The uncanny seeps in delicately in a great scene somewhat reminiscent of J-Horror storytelling… the threat of the piece is already in the room but as Heidi never reacts to it, it becomes more of a threat to the audience than the protagonist. It kind of plays along the line of Hitchcock’s classic “bomb under the table” trait where the audience knows of a threat that the victim is oblivious to – tensions builds! Room 5 is also important to establishing the threat. Strange noises, strange sights and odd events that we see and experience with Heidi, are dismissed when Landlady Lacy [Judy Geeson] tells her that there is nobody living in Room 5.  From that moment all it takes is a single shot of the corridor leading towards Room 5 to threaten the audience.

Subplots to be found come in the shape of co-worker Salvador who acts as something of a helper and a weak love interest, and historian Francis Matthias [Bruce Davison] who in contemporary times investigates the arc of Reverend Hawthorne and Margaret Morgan bringing important backstory to the story. His investigation brings a framework to the film from which the legacy of The Lords builds off. Ok so with all this in place we need an inciting incident. When the strange record of pagan ambience is delivered to Heidi, the real horror starts. AS the music taps into her subconscious, the decent starts – just as one can presume that the listening women also are snared up by the guttural sounds that the The Lords vinyl evokes. An enchantment hidden away in the audio and that’s what brings all the Witches into the final climactic reveal at the theatre.
It's great fun to see how Zombie uses and blends his influences to come up with some really effective tricks – and the Black Metal beat is awesome and who doesn't love a La maschera del demoino (Black Sunday) reference. Mixing stuff like The Shining, The Devils, Suspiria and a fair deal of Carpenter, Cronenberg and Michael Winner’s underestimated The Sentinel. You could add any number of alternative European psychotronic flicks could be added to the list of possible influences, as Zombie has, on record, stated that he finds European genre of the 60-80’s to be more open minded and freaky.

The subplot with the mystic audio that Heidi is given is great, if not genius. Not only a haunting chant, but also a gateway into the flashbacks portraying the Witches’ coven fronted by Morgan as they chant and meet their deaths at the hands of Hawthorne’s team of executioners. A fine detail that’s presented is also that the audio affects other women in the town. There’s a montage that show’s how other women are affected by the audio and in an extension of that I’d also imagine that they too start to have hallucinations and vision similar to that of Heidi. This due to the sound waves of the primitive chants that evoke something hidden away dormant within the women of Salem for decades. And when on the topic of audio, I don’t think anyone’s actually used the dynamics of audio in the same way since Dario Argento screamed his noise performance with Goblin at the images of Suspiria. Holy Crap does Zombie and his sound designers hammer this baby down hard, going from deep rumblings drones to high pitch screamed dialogue. It’s fantastic and I really love what Zombie and John 5 have done with the audio.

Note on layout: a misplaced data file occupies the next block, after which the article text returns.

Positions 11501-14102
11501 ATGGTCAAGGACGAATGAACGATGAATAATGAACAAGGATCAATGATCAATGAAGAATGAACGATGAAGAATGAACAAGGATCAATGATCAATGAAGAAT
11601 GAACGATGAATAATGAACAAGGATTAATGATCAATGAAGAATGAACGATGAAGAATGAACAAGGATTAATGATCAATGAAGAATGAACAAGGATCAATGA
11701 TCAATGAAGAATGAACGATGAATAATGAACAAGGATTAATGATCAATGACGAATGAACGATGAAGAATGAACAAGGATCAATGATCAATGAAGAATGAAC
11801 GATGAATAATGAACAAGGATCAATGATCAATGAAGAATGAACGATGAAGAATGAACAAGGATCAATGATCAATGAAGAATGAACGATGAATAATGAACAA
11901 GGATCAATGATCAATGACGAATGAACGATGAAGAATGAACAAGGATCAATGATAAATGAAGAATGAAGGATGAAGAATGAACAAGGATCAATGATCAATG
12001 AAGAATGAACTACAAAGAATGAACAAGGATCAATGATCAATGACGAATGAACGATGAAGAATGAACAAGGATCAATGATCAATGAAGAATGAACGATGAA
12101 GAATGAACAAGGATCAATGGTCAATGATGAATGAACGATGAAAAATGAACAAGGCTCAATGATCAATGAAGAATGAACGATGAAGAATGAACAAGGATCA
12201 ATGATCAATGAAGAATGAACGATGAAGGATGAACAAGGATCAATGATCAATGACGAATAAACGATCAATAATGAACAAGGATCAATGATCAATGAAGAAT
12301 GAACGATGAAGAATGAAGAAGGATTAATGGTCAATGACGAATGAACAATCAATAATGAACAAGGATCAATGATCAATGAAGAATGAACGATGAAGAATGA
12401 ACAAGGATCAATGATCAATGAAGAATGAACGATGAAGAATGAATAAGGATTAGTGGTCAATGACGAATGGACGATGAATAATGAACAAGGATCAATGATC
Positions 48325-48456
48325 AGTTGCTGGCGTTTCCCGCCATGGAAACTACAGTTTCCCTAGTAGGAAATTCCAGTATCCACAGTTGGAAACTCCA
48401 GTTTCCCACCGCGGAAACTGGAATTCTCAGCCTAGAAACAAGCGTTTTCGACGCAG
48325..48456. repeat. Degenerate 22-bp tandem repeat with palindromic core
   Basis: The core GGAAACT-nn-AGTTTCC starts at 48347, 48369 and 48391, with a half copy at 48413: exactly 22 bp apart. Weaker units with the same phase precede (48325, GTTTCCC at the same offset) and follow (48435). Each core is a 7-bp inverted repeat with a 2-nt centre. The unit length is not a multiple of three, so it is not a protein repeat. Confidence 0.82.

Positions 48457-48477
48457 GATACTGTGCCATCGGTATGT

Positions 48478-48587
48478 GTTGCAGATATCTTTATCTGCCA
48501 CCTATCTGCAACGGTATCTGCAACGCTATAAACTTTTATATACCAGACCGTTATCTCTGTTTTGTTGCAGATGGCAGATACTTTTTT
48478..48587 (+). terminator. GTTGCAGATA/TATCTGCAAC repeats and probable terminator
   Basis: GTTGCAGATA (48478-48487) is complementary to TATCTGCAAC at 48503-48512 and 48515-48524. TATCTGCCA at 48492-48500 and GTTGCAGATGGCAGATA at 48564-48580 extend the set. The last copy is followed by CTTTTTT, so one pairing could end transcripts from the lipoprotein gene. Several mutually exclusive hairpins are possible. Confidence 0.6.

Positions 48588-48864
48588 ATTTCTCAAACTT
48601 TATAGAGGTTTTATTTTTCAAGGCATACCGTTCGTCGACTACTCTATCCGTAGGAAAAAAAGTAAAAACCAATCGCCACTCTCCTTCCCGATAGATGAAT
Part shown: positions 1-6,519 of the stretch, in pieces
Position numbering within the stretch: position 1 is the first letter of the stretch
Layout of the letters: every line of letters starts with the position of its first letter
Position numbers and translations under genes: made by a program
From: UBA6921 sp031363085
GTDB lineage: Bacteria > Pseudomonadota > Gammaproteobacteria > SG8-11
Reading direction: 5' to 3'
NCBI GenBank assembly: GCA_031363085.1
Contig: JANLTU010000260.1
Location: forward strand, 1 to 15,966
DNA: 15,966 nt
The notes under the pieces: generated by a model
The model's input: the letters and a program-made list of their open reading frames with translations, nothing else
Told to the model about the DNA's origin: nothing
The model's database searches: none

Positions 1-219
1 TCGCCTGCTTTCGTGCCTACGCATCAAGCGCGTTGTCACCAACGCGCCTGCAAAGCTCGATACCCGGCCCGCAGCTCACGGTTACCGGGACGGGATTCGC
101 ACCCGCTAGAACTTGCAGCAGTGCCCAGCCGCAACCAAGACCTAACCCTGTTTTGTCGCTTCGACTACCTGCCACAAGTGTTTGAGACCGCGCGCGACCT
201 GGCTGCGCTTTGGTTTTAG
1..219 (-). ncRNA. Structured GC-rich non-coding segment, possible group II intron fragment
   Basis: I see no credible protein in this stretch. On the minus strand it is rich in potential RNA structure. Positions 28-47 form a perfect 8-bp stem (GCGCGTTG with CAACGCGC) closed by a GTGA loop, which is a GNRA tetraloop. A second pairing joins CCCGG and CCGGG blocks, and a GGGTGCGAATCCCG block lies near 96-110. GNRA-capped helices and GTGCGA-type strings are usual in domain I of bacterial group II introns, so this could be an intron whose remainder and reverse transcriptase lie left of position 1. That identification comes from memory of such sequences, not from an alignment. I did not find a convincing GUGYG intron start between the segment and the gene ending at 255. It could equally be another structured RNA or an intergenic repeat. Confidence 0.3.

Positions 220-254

Let’s talk about cast. So many times do genre directors get great stars of the past to do a bit part where they just walk on and off. Just enough to wet the appetites of genre gourmands, giving them the opportunity to go, Oh look there’s so and so… Now Zombie does this too, and part of the hype built up beforehand was the massive list of former genre actors who where going to be part of this project. Some have gone missing completely (one can only hope for a special edition at some point so that we get to see Udo Kier - who starred in Michael Armstrong's seminal witch hunter movie The Mark of the Devil very early in his career, Clint Howard, Camille Keaton and the late Richard Lynch’s scenes). It is great to see Ken Foree work his magic, as it is the brief cameos of cult icons like Sid Haig and Michael Berryman. But the absolute delight - and possibly a huge part in why this film is sooo tainted with eighties horror atmosphere - is the coven of Witches. Judy Geeson, Patricia Quinn and Dee Wallace as you’d never expect to see them. Not forgetting Meg Foster. Holy screaming crap, that’s one creepy witch indeed and I’m totally sticking this performance as one of the greatest eerie antagonists in a long time.
It’s obvious that The Lords of Salem is a personal film. It’s also very obvious that this is a movie done in the precise way Rob Zombie wanted it to be made, and that can only be applauded – if nothing else it’s a rather delightful and somewhat unique little film he’s come up with. It has some great shocks, some awesome visuals a couple of delightful mind expanding moments and definitely tells a seductive and sinister story. The only bone I have to pick is the way Zombie tells stuff during the end credits that I’d have loved to see in a closing scene. I find that this would have taken the edge off the Psychedelic dreamy rock video montage that climaxes the movie and wrapped it up more in a conventional fashion. I dig the ending, but at the same time I find that spending so much time to establish the ordinary world, characters and the pending threat, I feel kind of snubbed when it finally comes – even if paint FX, nineties music video aesthetics and vector based CGI images may just become the next retro cool way to go!